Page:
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Equipment for all-weather satellites in development in Belarus

Society 24.10.2017 | 17:17
Alexander Tuzikov
Alexander Tuzikov

MINSK, 24 October (BelTA) – Equipment for all-weather Earth remote-sensing satellites is in development in Belarus, Alexander Tuzikov, Director General of the United Institute of Informatics Problems of the National Academy of Sciences of Belarus (NASB) told the media at the seventh Belarusian Space Congress on 24 October, BelTA has learned.

“An exhibition of space technologies is open during the congress. It displays solutions making part of the Union State program Monitoring-SG. The exhibition features interesting devices developed by Belarusian specialists, for instance, the main elements of the phased array antenna, an essential element of the all-weather satellite. The current Belarusian satellite is operating in the optical spectrum. This is why sometimes an area cannot be seen from space because of clouds. On the other hand, all-weather satellites can collect data in all weathers," Alexander Tuzikov said.

The exhibition also showcases calibration equipment developed by Belarusian State University and technologies processing Earth remote-sensing data for different economic sectors, including forestry and agriculture. “Our exhibition even features a spectrometer operating at the ISS,” Alexander Tuzikov pointed out.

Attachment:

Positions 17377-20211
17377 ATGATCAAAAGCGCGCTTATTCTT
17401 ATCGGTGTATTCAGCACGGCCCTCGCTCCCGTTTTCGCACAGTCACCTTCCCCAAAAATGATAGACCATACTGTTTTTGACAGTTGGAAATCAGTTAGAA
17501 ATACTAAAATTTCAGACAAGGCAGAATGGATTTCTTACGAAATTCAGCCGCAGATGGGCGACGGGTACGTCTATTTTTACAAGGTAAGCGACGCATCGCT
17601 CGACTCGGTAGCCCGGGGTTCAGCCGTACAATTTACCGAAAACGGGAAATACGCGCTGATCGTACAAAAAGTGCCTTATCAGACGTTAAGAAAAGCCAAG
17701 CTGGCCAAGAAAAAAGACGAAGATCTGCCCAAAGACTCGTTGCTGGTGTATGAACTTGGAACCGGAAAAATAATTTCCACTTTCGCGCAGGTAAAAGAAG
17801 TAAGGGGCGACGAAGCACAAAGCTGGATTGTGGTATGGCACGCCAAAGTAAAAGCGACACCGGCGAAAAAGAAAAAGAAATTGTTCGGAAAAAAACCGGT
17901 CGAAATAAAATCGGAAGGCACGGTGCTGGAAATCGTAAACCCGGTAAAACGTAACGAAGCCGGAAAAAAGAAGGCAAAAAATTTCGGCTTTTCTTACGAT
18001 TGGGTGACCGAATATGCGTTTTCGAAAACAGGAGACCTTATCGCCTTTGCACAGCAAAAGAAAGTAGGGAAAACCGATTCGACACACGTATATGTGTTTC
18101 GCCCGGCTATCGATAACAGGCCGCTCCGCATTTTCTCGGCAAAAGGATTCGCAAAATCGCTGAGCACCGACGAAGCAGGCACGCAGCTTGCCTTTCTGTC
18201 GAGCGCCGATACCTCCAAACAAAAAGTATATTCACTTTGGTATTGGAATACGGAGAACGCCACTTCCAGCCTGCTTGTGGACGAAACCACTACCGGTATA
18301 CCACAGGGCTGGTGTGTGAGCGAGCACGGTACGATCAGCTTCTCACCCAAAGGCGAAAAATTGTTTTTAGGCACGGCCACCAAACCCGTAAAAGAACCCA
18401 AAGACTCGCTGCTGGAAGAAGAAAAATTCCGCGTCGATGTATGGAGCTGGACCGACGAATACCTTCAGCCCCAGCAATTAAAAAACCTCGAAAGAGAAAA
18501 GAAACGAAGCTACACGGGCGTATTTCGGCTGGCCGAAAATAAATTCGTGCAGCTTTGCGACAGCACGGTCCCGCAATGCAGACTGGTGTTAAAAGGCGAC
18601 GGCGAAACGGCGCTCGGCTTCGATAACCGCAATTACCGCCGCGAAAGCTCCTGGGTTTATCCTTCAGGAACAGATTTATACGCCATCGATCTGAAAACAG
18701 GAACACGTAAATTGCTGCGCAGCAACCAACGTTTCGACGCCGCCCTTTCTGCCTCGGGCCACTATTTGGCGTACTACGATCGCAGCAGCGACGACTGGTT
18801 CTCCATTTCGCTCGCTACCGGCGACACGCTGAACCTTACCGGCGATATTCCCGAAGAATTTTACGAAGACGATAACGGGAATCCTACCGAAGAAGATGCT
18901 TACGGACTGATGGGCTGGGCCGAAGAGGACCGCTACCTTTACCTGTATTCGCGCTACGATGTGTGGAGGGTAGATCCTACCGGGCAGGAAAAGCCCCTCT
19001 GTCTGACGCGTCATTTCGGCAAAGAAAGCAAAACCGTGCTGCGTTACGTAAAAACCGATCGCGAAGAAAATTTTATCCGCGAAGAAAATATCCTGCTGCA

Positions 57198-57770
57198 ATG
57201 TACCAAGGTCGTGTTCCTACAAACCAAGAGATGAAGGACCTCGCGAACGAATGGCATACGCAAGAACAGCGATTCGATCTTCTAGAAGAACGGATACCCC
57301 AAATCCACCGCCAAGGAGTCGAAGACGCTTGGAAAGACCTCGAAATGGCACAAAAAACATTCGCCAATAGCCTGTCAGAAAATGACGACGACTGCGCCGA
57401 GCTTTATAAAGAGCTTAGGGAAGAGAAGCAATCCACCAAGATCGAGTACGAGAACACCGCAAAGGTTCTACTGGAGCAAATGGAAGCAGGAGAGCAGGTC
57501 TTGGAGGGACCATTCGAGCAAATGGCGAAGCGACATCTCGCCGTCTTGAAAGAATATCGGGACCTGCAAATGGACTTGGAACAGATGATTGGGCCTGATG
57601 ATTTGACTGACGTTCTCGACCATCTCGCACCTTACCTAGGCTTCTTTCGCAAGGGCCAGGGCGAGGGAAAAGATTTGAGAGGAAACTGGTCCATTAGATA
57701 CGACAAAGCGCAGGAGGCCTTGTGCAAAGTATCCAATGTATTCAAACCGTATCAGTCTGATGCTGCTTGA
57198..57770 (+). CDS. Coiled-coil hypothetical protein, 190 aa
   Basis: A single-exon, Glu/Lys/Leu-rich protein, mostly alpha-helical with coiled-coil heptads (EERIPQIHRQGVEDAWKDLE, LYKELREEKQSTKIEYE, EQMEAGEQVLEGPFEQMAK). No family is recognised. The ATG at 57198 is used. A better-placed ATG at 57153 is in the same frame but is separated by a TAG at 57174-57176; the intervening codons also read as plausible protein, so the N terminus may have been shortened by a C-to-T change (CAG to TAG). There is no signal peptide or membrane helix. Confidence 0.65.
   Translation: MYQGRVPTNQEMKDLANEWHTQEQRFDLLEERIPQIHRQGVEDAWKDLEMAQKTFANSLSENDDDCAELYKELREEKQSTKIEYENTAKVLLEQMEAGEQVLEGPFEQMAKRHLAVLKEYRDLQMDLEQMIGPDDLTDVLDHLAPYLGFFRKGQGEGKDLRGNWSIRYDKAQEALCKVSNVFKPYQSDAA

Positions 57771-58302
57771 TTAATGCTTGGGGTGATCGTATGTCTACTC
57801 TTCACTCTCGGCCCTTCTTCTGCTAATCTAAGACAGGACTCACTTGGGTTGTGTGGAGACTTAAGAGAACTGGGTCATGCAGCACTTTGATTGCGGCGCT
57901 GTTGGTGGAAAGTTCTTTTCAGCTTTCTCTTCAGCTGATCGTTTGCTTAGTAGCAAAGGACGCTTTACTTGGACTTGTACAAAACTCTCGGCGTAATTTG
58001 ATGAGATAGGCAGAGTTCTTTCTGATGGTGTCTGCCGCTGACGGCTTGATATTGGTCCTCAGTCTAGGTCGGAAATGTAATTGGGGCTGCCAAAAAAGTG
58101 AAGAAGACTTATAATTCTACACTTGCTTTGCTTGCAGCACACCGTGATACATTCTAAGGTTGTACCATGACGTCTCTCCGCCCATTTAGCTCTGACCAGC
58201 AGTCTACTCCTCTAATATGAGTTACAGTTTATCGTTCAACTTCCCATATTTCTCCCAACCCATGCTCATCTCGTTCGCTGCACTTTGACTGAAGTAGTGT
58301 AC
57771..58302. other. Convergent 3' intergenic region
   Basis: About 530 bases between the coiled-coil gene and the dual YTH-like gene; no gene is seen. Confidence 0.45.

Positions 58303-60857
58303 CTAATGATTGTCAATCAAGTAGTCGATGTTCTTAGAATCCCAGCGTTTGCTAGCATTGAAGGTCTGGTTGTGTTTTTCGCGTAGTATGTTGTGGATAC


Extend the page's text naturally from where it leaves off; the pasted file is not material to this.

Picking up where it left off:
Chairman of the NASB Presidium Vladimir Gusakov recalled that Minsk will host an international congress of the Association of Space Explorers in 2018. “The seventh installment of the Belarusian Space Congress which opened today has also brought together representatives of different countries, namely scientists and specialists from Belarus, Russia, Ukraine, Kazakhstan, and other countries carrying out space research.

The seventh installment of the Belarusian Space Congress is taking place in Minsk from 24 to 26 October. The forum is organized by the NASB and the NASB United Institute of Informatics Problems. The forum participants will hear out over 120 reports by scientists and specialists from Belarus, Russia, Ukraine, Kazakhstan, and other countries. The congress is meant to discuss new achievements in space exploration, define top priorities in space research, and strengthen international cooperation in space exploration and the peaceful use of outer space. The plenary reports will present innovative technologies in information systems ensuring safe operation of space rockets, space equipment, and ground-based space facilities. They will also summarize the results of implementation of the Belarusian part of the Union State program Monitoring-SG and outline prospects for Belarus' space cooperation with Russia, Ukraine, and other CIS member states. The participants are set to consider the methods of space monitoring of agricultural production in Kazakhstan and hear out some information on the impact of numerous small space vehicles and large orbital constellations on man-made pollution of the near-Earth space.

Photos by Gennady Zhinkov

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